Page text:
Trochanteric bursitis generally responds well to conservative treatment, including:
- Rest and ice to decrease irritation to the bursa and reduce pain
- Proper stretching of the IT band (iliotibial band)
- Medications such as NSAIDs to reduce pain and inflammation
- A cortisone injection into the bursa to reduce inflammation
If these treatments do not provide relief, your sports medicine doctor may need to re-evaluate the source of your hip pain. You may also be referred to a surgeon to discuss your treatment options. An MRI may also be recommended.
Frequently Asked Questions about Bursitis and Bursas
What Is a Bursa?
Irritation of the bursa can cause pain.
At the side of the hip in the upper thigh, there is a bony bump called the greater trochanter. Three structures come together at this point: the trochanteric bursa, the gluteus medius muscle and the IT band.
The trochanteric bursa is a small, fluid-filled sac that pads the bone over the greater trochanter.
At times, this bursa can become inflamed, causing pain in the side of the hip. Bursitis can occur from direct pressure, after injury or with overuse. It is also linked to tears of the gluteus medius.
What Is a Gluteus Medius Tear?
The gluteus medius is one of the key muscles surrounding the hip. This muscle starts in the buttock and attaches at the greater trochanter, on the side of the hip. Contraction of this muscle allows us to lift our leg to the side (abduct).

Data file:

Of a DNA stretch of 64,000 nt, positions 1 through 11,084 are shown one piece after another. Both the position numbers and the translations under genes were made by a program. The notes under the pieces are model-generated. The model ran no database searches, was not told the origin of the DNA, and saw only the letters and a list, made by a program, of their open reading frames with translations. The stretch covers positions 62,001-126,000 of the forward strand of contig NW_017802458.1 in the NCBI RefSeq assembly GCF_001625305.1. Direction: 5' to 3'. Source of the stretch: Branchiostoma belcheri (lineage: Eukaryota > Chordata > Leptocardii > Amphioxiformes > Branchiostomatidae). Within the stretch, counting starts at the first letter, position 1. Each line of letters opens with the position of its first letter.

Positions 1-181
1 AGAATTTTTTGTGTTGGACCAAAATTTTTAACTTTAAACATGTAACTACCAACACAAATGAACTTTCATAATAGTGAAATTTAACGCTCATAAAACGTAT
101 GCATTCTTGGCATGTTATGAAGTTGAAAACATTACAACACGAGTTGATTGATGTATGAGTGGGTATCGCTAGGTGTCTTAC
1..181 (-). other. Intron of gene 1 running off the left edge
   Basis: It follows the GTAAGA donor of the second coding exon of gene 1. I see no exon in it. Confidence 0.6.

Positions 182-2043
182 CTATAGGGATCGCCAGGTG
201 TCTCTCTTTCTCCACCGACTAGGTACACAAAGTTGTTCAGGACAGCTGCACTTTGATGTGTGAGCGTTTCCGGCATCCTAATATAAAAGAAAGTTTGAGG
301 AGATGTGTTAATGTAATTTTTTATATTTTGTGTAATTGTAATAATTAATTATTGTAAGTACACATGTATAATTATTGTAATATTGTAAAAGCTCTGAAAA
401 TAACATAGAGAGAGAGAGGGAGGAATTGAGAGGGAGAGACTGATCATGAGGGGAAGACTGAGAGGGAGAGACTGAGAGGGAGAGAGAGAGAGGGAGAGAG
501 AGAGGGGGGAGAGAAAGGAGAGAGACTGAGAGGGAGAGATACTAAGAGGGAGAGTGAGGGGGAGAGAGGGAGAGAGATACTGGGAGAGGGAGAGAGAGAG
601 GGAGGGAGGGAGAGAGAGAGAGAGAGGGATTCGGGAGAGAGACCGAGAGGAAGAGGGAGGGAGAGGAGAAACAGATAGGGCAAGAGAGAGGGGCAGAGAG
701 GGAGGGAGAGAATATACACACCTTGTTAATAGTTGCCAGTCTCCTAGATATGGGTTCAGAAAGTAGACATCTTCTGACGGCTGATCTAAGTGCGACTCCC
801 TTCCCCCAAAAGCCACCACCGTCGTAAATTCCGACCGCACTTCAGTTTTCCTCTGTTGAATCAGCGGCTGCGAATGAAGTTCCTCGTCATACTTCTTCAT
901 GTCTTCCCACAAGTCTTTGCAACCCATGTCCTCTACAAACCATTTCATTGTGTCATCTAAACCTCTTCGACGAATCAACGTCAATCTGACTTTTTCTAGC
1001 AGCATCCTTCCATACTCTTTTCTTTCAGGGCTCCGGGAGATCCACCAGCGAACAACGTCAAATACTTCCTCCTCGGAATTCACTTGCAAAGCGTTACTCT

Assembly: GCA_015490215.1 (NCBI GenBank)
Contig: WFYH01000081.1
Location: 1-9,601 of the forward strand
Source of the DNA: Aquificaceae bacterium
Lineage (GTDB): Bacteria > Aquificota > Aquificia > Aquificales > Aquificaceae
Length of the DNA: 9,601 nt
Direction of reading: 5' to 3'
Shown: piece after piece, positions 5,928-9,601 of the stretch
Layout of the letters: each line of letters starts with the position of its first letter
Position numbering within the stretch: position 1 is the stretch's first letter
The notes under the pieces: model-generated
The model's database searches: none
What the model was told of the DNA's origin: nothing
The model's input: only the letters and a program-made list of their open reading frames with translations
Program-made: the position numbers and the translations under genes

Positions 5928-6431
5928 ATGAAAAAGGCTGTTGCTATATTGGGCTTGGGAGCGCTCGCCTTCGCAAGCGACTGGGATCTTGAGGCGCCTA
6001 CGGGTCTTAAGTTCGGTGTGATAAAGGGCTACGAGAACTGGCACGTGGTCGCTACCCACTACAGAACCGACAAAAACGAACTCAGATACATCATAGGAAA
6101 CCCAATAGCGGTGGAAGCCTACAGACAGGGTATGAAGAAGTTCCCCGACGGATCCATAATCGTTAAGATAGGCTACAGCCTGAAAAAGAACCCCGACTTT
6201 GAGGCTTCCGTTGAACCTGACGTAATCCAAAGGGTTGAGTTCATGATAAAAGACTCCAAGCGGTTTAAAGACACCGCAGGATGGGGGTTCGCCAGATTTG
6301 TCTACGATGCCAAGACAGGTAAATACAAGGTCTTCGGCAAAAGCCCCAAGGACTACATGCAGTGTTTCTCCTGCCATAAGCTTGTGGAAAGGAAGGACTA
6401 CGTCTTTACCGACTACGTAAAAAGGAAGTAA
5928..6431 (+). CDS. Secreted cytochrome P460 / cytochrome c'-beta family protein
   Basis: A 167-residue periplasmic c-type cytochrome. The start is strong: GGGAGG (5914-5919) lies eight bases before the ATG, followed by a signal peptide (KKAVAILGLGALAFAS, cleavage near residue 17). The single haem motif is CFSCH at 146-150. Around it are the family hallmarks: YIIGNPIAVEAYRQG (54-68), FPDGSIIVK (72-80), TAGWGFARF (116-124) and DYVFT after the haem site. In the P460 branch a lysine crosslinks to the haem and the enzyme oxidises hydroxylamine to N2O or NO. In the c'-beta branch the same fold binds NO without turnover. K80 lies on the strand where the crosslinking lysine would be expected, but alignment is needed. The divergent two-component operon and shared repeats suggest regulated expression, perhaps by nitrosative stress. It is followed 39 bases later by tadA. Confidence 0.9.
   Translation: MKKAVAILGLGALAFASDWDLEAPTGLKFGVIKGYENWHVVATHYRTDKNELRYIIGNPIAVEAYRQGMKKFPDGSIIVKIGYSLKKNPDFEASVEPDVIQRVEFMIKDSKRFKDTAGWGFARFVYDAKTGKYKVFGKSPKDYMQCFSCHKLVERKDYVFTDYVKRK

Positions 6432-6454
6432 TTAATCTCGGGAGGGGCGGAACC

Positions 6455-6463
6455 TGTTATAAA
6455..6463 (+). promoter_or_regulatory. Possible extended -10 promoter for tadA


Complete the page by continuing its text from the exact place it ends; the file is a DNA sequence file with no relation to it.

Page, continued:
Tendonitis or tears of this muscle can occur after injury or with long-term wear and tear. These tears generally cause pain and weakness on the side of the hip (not the groin).
The IT band is a stiff band of tissue. It runs along the outside (lateral part) of the leg from hip to knee. It extends over the prominence of the greater trochanter. It can become tight in this area.
What Are the Symptoms of Trochanteric Bursitis and Gluteus Medius Tears?
Bursitis causes pain and irritation on the outside of the hip. This is unlike pain from the hip joint, which generally occurs in the groin area or front of the hip. Most people with pain on the side of the hip simply have irritation of the bursa or iliotibial band. But, in severe cases, tendonitis or a tear of the gluteus muscle may be the problem. Tears in the gluteus muscle can cause pain at the side of the hip, too. This pain can extend to the buttock and result in weakness when lifting the leg to the side.
How Are Trochanteric Bursitis and Gluteus Medius Tears Diagnosed?
Your sports medicine physician can often diagnose bursitis based on your symptoms and by examining your hip. In severe cases, an MRI may be helpful to check for a muscle or tendon tear.